Columbus Telegram, February 20, 1970

Columbus Telegram

February 20, 1970

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Issue date: Friday, February 20, 1970

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Publication name: Columbus Telegram

Location: Columbus, Nebraska

Pages available: 75,779

Years available: 1969 - 1977

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All text in the Columbus Telegram February 20, 1970, Page 1.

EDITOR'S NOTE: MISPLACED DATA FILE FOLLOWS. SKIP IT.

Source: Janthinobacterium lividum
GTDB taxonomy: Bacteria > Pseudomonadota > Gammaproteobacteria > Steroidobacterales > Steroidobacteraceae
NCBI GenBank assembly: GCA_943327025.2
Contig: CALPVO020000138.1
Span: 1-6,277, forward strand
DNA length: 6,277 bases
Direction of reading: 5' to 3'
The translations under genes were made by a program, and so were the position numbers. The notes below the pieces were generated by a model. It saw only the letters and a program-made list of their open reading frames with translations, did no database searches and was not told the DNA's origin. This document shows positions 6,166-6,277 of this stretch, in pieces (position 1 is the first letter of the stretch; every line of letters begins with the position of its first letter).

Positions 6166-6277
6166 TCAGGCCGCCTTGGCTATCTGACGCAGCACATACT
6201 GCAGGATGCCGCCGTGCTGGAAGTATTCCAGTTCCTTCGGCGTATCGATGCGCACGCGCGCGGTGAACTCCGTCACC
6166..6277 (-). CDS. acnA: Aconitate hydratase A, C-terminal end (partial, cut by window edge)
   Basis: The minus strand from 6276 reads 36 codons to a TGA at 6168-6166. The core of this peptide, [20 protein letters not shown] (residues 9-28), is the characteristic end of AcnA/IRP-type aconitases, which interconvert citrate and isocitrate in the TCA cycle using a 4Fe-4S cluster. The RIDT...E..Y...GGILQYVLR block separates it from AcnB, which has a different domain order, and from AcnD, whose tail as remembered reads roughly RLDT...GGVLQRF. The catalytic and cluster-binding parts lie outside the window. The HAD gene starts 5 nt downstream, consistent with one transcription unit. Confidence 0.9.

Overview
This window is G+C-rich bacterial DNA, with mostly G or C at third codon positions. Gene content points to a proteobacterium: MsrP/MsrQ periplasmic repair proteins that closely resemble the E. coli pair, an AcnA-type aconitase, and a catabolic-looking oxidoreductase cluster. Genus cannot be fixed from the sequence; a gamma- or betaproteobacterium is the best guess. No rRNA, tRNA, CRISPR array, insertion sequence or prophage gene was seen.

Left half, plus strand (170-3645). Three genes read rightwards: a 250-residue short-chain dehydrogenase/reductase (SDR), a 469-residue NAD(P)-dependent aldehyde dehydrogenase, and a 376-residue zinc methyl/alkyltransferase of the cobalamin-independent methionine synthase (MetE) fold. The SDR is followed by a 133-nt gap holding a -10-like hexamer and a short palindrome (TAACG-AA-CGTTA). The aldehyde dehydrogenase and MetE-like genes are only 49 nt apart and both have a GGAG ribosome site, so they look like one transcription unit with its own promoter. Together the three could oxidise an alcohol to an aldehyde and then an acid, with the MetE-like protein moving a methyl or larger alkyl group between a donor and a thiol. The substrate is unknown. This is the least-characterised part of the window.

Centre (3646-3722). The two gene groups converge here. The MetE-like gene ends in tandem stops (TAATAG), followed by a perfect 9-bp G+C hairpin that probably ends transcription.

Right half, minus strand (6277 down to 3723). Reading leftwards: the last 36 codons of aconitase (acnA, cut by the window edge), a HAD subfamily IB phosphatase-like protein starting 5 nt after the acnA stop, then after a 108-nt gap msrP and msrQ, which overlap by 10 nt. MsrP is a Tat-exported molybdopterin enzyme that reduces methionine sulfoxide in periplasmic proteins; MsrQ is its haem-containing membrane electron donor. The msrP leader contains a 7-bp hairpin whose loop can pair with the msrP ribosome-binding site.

Columbus Telegram, The (Newspaper) - February 20, 1970, Columbus, Nebraska Laird: Russia could downgrade U.S. to second rate power by mid-1970s WASHINGTON (Ul'I) -Defense Secretary Melvin R. Laird cautioned Congress today that the Soviet Union til ils present rale of military development could downgrade the United Stales to a second-rale power by mid-1970s. In me annual defense review presented lo a joint session of the Senate Armed Services and Appropriations Committees, Laird also predicted (hat Ilic Chinese Communists would begin deploying medium-range nuclear missiles this year. He estimated they would have from 80 to 100 installed by Ihc middle of the decade. Warning of Russian arms development, Laird said: "11 is clear (hat Ihc Soviet Union is embarked on nn ambitions program lo achieve a global military capability. "The Soviets arc continuing Ihc rapid deployment of major strategic offensive weapons systems at a rate [hut could, by Hie mid-1970s, place us in a second rale strategic position with regard to the future security of the free world." The defense secretary said however that he intends lo cul the U.S. military budget by 7 per cent this year. President Nixon's proposed budget for the fiscal year beginning July 1 calls for billion in defense spending compared lo billion for the current year, ending June 30. Laird declined to slate in the part of (he testimony, made public as he went inlo the closed session, any estimate of Ihe cosl for the Vietnam War but it was likely Ihnl he would give a figure to the committees in secret. The Pentagon has said publicly il expects Vietnam spending dnip below billion a month by mid-year. At times in tin- past, il lias run well over billion a month. Laird's public statement spelled out Soviet and Chinese Communist weapon development. The immediate Soviet Ilircat, he said, comes from Ihcir rapid deployment of land and submarine-based missiles. Laird concluded with this evaluation: "In Ihc long lerm, one of (be most serious threats confronting Ihc United Stales is the large and growing military and research and development effort of the Soviet Union." His public discussion of Vietnam was limited, lie said Gen. Earle 0. Wheeler, chairman of the Joint Chiefs of Staff, would give the committees a full report on the war, based on the visit to Vietnam by Laird and the general last week. 'However, Laird said on the basis of the trip, he had concluded [hat the program is proceeding "on schedule or ahead of schedule in all major categories." Depending on circumstances, he lold the senators, "we can anticipate continuing troop redeployment and the return home of additional thousands of U.S. military men during 1970." He said in recent years U.S. spending on defense, space and atomic energy research has remained steady while Soviet expenditures have increased 10 lo 13 per cent a year. Now the Soviet Union is pulling Slli to billion inlo such work compared with billion to billion for the United Stales, Laird said. Of the Ked Chinese threat, Laird said that some time this year they would begin deploying missiles with a range [lacking the nuclear power of Ihc American A-bombs dropped on Hiroshima and Nagasaki. He also said U.S. intelligence exports expect the Chinese Communists lo test fire this year a (i.ODO-milc intercontinental ballistic missile which could a direct threat In the United Slates. Although Laird's budget requests for Ihc coming year arc below last year's, he said "if Ihc current Soviet buildup continues, we will need'additional cosily steps lo preserve an effective deterrent." "Common sonic in an un- common degree is what the world calls wisdom." T. Coleridge NEWSPAPER NUMBER -13 NINETY-FIRST YEAR THE TELEGRAM WEATHER OUTLOOK Generally fair and warmer to- night and Saturday. Lows to- night lower to mid teens north- cast, mid to upper leens south- west. Highs Saturday lower to mid 40s northeast, 45-50 soulh- west. UPI Leased Wire COLUMBUS, NEBRASKA, KRIDAY, FEBRUARY 20, 1970 20 Pages Today Evening Except single copy Request oil import quotas be overhauled WASHINGTON (UPI) A sharply divided cabinet com- iniltec recommended lo Pres- ident Nixon today thai (he present system of oil import quoins lie overhauled in favor nf a tariff arrangement effec- tive next year. Nixon, ii o w eve r, ordered further study of the problem. The President look no imme- diate action to implement recommendations of Ihe majori- ty, lint announced establish- ment of a new, permanent Oil Policy Co.nmittee (OPCl lo consider interim and long-term adjustments in the national oil policy. The new OPC lo be set up by executive order will be beaded by General George A. Lincoln, director of the Office of The principal split wiiliin the cabinet on the oil import quota system involved Interior Secre- tary Walter .1. Hickel, Com- merce Secretary Maurice ii. Slans and Chairman John N. Nassikas if Ihe Federal Power Commission. They objected lo Ihc majority report and some of Hie specific views of Defense Secretary Melvin R. Laird and Treasury Secretary David M. Kennedy. "Secretary of State William P. Rogers also expressed some reservations ahoul international implications of a tariff system, particularly involving such ma- jor Western Hemisphere oil suppliers is Venezuela, Canada and Mexico. Nixon did not attempt to reconcile Ihc differences. He said they were not surprising in view of Ihc complicated nature (jl Ihe subjecl. Instead, Ihe President emphasized, areas of, .particularly where action could he taken immedi- ately. One of the action areas was establishment of Ihe OPC which he ordered lo begin work iminedialely. Nixon also in- structed Rogers to continue consultations with oilier govern- ments "before any final deci- sions are reached." The report itself was some 400 printed pages long, the result of a one year study under (he Nixon administration. The majority report recom- mended a revised control quota system "a modest imme- diate reduction in import restraints." "A prudent course." the majority report said, "would be to adopt a system of tariff restrictions, lo lake effect no later than Jan. 1, al an approximate level of ?1.'I5 per barrel above existing tariffs) and (o allol the balance of 1970 and 1071 for collection said in tlrir minority report thai a lariff system would be "lugtilv -undesirable in many respee'.s and would lead to problems of great signifi- cance." These would include possible price fixing and national security complications, they said. Judge extends injunction to ban rail strike WACO MAN FILES LINCOLN (UPIl-.Miinford J. Ekart. Waco, filed Thursday for election lo Ihc legislature's Districl, now represented by Stale Sen. Wayne S-hreurs of Seward. WASHINGTON (UPI) -A federal judge today extended for 10 more days a temporary injunction banning a nationwide rail lieup. U.S. District Court Judge Howard Corcoran ordered nn extension of earlier directions prohibiting stiopcrafl unions from striking or railroad management from shutting down. An earlier extension agreed on voluntarily by the two sides, expires at midnight. Corcoran said he would nnl decide now wheitier il would be legal for the union to strike or Hie nation's railroads lo shut down their systems in retalia- tion. After hearing more than Ihree hours of arguments from union and rail lawyers, Corcor- an said. "I am not going lo rule on a case of this importance now." He then ordered the 10-day extension of Ihc agreement, postponing bolb Ihe strike and the lockout. But he said he could a decision before the 10-day extension expired, which would be March 20. Curtis voted for ban WASHINGTON (UPI) Ne- braska Republican Sens. Roman L. Hrnska and Carl T. Curtis Thursday voted for a ban on federally ordered busing of sin- dents to" integrate schools. The Senate voted 49-36 to re- ject such a ban. HARD AT WORK Vocational ag student Don Dofimen, a senior, works at his job at John Deere Sales, under the eye of Key -Spulak owner and manager. Teacher Ralph Eickholf checks up on Ills student. (Telegram Photo) NO. 5 OF A SERIES Voc-ag program up-dated By DICK HOWE Vocational agriculture h a s been taught in Nebraska high schools for many years, bul the courses have undergone change in recent years and more up- daling is being planned. At Columbus High School, Ralph Eickhoff has -10 boys in agriculture classes bul few of them will become farmers. Most expect to go inlo some ag- rclalcd business such as selling or maintaining equipment fertilizers or chemicals; forestry; livestock handling or marketing; one is even interested in becoming a chef. A 17-year veteran on Ihe CHS staff, Eickhoff regularly up- dates his orogram. Three years ago Ihe department revised (be vocational ag program lo a semesler basis, and this year began a released-limc work system. Next year there will he vocational classes for sophomores, juniors and seniors. The tenth grade will receive a broad background Ihc sort of things anyone in ag-iebled work should know even if they never farm. Juniors will receive more general' instruction related lo Ihe world of work, and also specific instruction in areas of interest to individual students. One, for instance, may study the mechanics of a tractor; another will begin study on forestry. Also, ju.iiors will be encouraged lo lake after-school jobs in Ihcir fields of interest, or lo have a project al nomc if they live on farms. Seniors are required lo have jobs or production projects, and can lie released from school half-days lo go lo work. They will receive specialized instruction in Ihcir field. II is Eickhoff's hope that his students will explore a number of occupational fields to see which one or ones Ihoy like best. Showing the change in farm- town proportions, only 10 of Eickhoff's 40 students this semester live on farms. The vocational ag course is designed lo move young men well along toward a marketable skill. Many of the hoys aren't interested in college, although some will go on lo a Iraclc school or college. F.ickhoff is enthusiastic aboul Five convicted members denounce Hoffman, see "American revolution" OZARK, ALA. A copy of a family photograph of four-month- old Shaun McElroy who was kidnapped from a parked car at a local food store parking lot Thursday. The picture was released early this morning by the parents who said that Shaun is an epileptic subject, and needed a treatment by noon yesterday. (UPI Telepdoto) OZARK, Ala. (UPll-lf little Shaim Yveite McLcroy is going lo UP found alive, it's lo be today. The four-months old baby, who disappeared from a car Thursday while her mother was inside a'grocery. suffers from a dangerous form of epilepsy. She needs frequent medication to prevent convulsions and was due a dosage :m liour after her Ihe work program, which "is of benefit to all four parlies concerned: student, parents, employer, and school." The boss, Eickhoif notes, is finJing a new source o f interested, knowledgeable employees. Students arc learning that the school and business people are really interested in them. Parents find their young people are more interested in school. Teachers get considerable "feed-hack" from employers and are better able lo keep Ihcir instruction meaningful and up to dale. An importanl parl of the program is FFA. F111 u r c Farmers of America, no longer entirely appropriate since many of (he boys aren't a club for agriculture students. The boys are encouraged to join, to help develop leadership, citizenship, cooperation, public speaking, safety and to lake part in various projects. Eicktioff is a Falls Cily native, receiving his bachelor's and roaster's degrees al University of Nebraska, lie taught veterans' a g r i c u 1 I u r e at, Clarkson three years before coming lo Columbus. Fiils vacancies in Legislature LINCOLN (UPI) Gov. Nor- bcrl T. Ticmann loday named Donald K. Troiult and George W. Althousc, bolli of Omaha, lo fill vacancies in Ilic Legislature. Troudl succeeds stale Sen. C.F. (Pal) Moullon. who re- signed laic lasl year because of ill health. Allhousc replaces the late Stale Son. Kdward It. Danner. Trondl, 50, is employed by Northwestern Hell Telephone Co. He is a native of Neb. Althouse, a native of Mis- souri, is president of Ihe Al- 1 house School of Mcauty Cul- ture. Me has lived in .Nebraska since 1933. Ticmann said he expected Al- thousc. a Negro, would resign from the stale Equal Opportuni- ty Commission. Danner, who had been the only Negro member of the l-ni- carheral, was elected from Ihc 11th District, which includes the predominently Negro Near North Side of Omnha. Moulton represented Ihc 8lh Dislricl, in Omaha. disappearance al I Thursday. "She lias enough (medicine) in her system In be of some help for'about 21 hours after her lasl said Maj. Peggy Wheeler, an Army nurse whn treated Ihe infant. "Of course, il is dangerous now." the nurse said Thursday nigh'.. il will become extremely critical after the 2-1 hours." Shaun's mother. Mary McLc- roy. an altr.iclivc. blontlc. had left Ihe girl inside Ilic yellow .sports car while, she: ran inlo a store lo purchase one Hem. She said she returned within five niinntrs and Shaun was gone. Some 'iOfl volunteers went un a iloor-tn-donr search of the area Thursday and stale troopers manned road blocks. Helicopters from Ft. lincker. where the girl's father. Dennis McLcroy. 20. a warrant officer flight candidate, is stationed, flew over this "wiregrass" section of Soulh Alabama in a fruitless search. By Ilia time the search started igaiu this morning. Sliaun was approaching the critical stage. McLcroy. still dressed in Ihe flight suit lie wore in helicopter pilot training, went with his wife lo nearby Dnlhan In make an over television and radio for their daughter's safe return. "Tins is our only child and we can't have any said the Eaton. soldier. "We don't have any figlil will" anyone. We just wanl our baby hack." CHICAGO (UPI) Convicted members of the "Chicago Seven" denounced U.S. District .Judge Julius J, Hoffman and foresaw a coming "American revolution" loday before receiv- ing sentences for crossing stale lines lo incite rinls al I lie 1SIJ8 Democratic National Conven- tion. After three of the defendants had addressed Ihe court, a recess was ordered until 3 p.m. EST. Each of the five convicted defendants was cnliilcd lo lo minutes lo say his piece before receiving punishment. T b e maximum penalty for each of them was five years in jail and a fine. The first lo do so was David T. Dellingcr, 54, a self- described "revolutionary paci- fist" who is the oldest of the defendants and was pictured by the prosecution as the "ar- chitect" of "the conspiracy." Dellingcr compared Hoffman to a second King George III of England "Irving lo forestall a second American revolution, which you will not succeed in doing." But lie paid Hie lough lilllc judge a backhanded com- pliment: "There is something spunky about you that one must admire however misguided and unjust you are." "Sending us lo prison, punish- ing us, cannot solve the problem of this he said. "We can be in prison but liic movement of which we arc a small parl will continue." Over defense objections, Hoff- man ordered the courtroom cleared of Ihe defendants' relatives. "My life was threatened by one of these men's relatives." he lold chief defense counsel William M. Kunsllcr. "She told Deadline March 15 to apply for three scholarships me she would on my grave." "Are you Kunsllcr asked. "Yes. I am, the judge said. (Hoffman referred to nn incident shortly before liie five were found guilty Wednesday. Anita Hoffman, wife of defen- dant Abbie Hoffman, screamed as she was ejected from the cu-.irtrouni. "We'll dance on your grave. Julie." The sentenciags were tiic windun to a day close legal infighting in which Hoffman refused !o lot !he defense examine evidence olilaincd by the government through wire- tapping or lo inlerview mem- tiers of '.lie jury uhict1. funnd fiie of liie "Chicago Seven" guilty and two innocent. Marines head home Columbus High, anil Scolus students have until .March 15 to apply for Ihree Plalte C o 11 e g e scholarships sponsored by the American Legion post here. Veterans' Service Officer Keith Bryan said today. A scholarship will go lo unc student from each school wiio plans to attend the college for the first year. Forms are available from school guidance counselors or from the Veterans office. The forms must be relumed lo ilarlman Post No. 84 by March 15. according lo Bryan. Accident Report Thursday Total this year Total last year Injuries 4 138 163 15 SAIGON (UPI) American B52s returning from raids in Laos dropped 900 tons of bombs Thursday night, and loday on guerrilla Iroop concentrations threatening the Ben I lei (Ireen lierei camp on the Cambodian border. Another -100 U.S. .Marines lefl for home. The Slraloforlrcsscs flew six raids around Ben Hel 275 miles northeast of Saigon and two along Ihc Laos border, having earlier, rescued their Vietnam missions after more than -111 hours of raids on the Plain nf Jars in Laos. .Military sources in Laos said despite the ILS. air attacks, Pathet Lao and North Vietna- mese troops were closing in on the only government airport on the plain. On Vietnam batllefronls. military spokesmen said South Vietnamese rangers' and ar- mored troops killed 46 guerril- las in clashes Thursday near Hoi An, 22 miles south" of Da iNang in the northern war Allied losses were described as light. Since Ihcir campaign near OH Nang began nine days ago, the government regulars have re- ported killing 337 North Vietna- mese and Viet Cong. Military sources said Ihe Saigon troops have lost 3ti killed and 91 wounded. In .Vang, -100 American .Marines hoarded [wo Navy troop ships for home as parl 01 GMC will lay off workers DKTROIT (UP1I General Motors Corp. lias announced it will lay off 3.973 workers al fiiur plants in Michigan and one in Ohio for one-week pcriuds beginning next week. Involved are 1.5110 workers al Ihe Flinl. Mich.. 400 al Oldsmobile in Lansing. Mich.. :iiO al Ihe Cadillac plain in Detroit, and 1.300 al Fisher Body's Kuclid. Ohio, plant. CM also revealed Thursday it has laid off indefinitely some 7.500 employes in 33 parts manufacturing plains across the nation since Ihc beginning of vear. President Nixon's third phase willidrawjl oi U.S. troops by April 15. The latest Marines io leave were of Ihc 71 h Motor Transport Balallion. the Isl Bridge Company and the 3rd Amphibious Tractor Battalion. They left aboard Ihc USS Alamo and the I'SS Anchorage for Ca-np Pondlolon, Calif.. near San Diego. The B52 strikes (luring the night were aimed against wlial spokesmen called guerrilla Iroon concentrations. Fair, warmer Is forecast' 44 at 1 p.m. 6 low this morning 40 high Thursday 30 high year ago 22 low year ago By United Press International Generally fair .skies are fore- cast for Nebraska tonight and Saturday. The forecast calls for warmer readings Kast and Central to- night and over the area Satur- day. Winds are predicted lo be- come westerly lo southwesterly 1.) to 2T> miles an hour Central and 10 lo 20 miles an hour east. Tonight's lows are to dip Ihe teens Northeast lo (he 20s .Southwest and 15-25 in Ihe Pan- handle. Highs .Saturday will tie in the to the 5fls southwest. Precipitation chances for llie Panhandle through Salurday are reported lo be near zero. McCixik reported Thursday's high temperature in .Nebraska al SO degrees. The overnight Sow (lipped to 3 above al Norfolk. NKI1KASKA: Generally fair tiinigh! and Saturday. Lows to- night teens northeast lo 20s southwest. Highs Salurday 40- northeast lo 50s southwest'. Nebraska Extended Generally fair with warming I rend Sunday through Tuesday. mid 20s lo mid 30s. from around 50 lo around Ml. Outbreak of influenza has hit peak in most areas Today's Index Fire Reporf Calls to date To date last year Days without coll 17 20 Women's News Editorial Financial Sports Comics Classified Page 3 Pago 6 Page 8 Page 16 Page 17 Pages 18, 1? ATLANTA winter's unexpected outbreak of Hong Kong across (lie United Stales has reached its peak in inosl areas; the National Communicable Disease Center (NCDC) said loday. The XCDC said the disease has lieen reported in '15 slates, with the outbreaks in Ihe four stales of Maine, Rhode Island, Louisiana and Norlh Carolina reaching epidemic proportions. Forty-one other slates reported influenza activity ranging from regional outbreaks lo isolated cases. The five stales of Delaware, Sonlli Dakota, Arkansas. Wyoming and Nevada reported no activity. lint the NCDC said "in most areas of Ihe country which have reported influenza, this season, Ihe of activity has been reached." Il added, however, that numerous cases still were ix'cnrring as of tins week. The number of deaths attributed to Hung Kong fhi in 122 I" S. cities showed ;i drop for Ihe second consecutive week, l.asi week the flu claimed 215 lives, bringing the total fatalities blamed on the disease since the outbreak started the week of Jan. 3 to "Tlie influenza period is definitely on the downward slope." said Dr. Allan Brodsky. Rut he added thai "inflnen7a activity will continue for about a month more" before it dies out. Philadelphia was added lo the list of Ihrce other metropolitan areas reporting outbreaks of I long Kong Boston and Baltimore. lirmlsky said il appeared that persons whn received two doses of Hong Kong flu vaccine this winter "presumably" gained good protection from the disease, lie said in lasl year's major epidemic most persons had lime only lo gel one dosr of Ihe vaccine and didn'l get all (lie protection they needed. ;